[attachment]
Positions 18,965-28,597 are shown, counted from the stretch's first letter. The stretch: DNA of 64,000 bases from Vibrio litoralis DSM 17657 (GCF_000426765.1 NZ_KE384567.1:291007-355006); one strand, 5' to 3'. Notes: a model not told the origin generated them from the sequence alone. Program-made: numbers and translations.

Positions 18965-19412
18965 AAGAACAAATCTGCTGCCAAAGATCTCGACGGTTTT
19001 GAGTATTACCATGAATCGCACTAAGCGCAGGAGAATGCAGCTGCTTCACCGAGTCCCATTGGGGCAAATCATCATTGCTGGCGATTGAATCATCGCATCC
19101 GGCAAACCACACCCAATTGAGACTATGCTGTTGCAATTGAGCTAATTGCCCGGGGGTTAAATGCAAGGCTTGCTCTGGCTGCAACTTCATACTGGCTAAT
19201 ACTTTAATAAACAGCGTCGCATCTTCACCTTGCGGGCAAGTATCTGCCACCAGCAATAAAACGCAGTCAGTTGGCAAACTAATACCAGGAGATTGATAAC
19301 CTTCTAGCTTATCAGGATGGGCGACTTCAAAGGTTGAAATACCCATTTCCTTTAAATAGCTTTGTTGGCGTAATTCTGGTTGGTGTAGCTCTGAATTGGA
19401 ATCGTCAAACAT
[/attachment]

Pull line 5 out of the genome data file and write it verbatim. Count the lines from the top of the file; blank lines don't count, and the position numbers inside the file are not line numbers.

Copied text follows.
19101 GGCAAACCACACCCAATTGAGACTATGCTGTTGCAATTGAGCTAATTGCCCGGGGGTTAAATGCAAGGCTTGCTCTGGCTGCAACTTCATACTGGCTAAT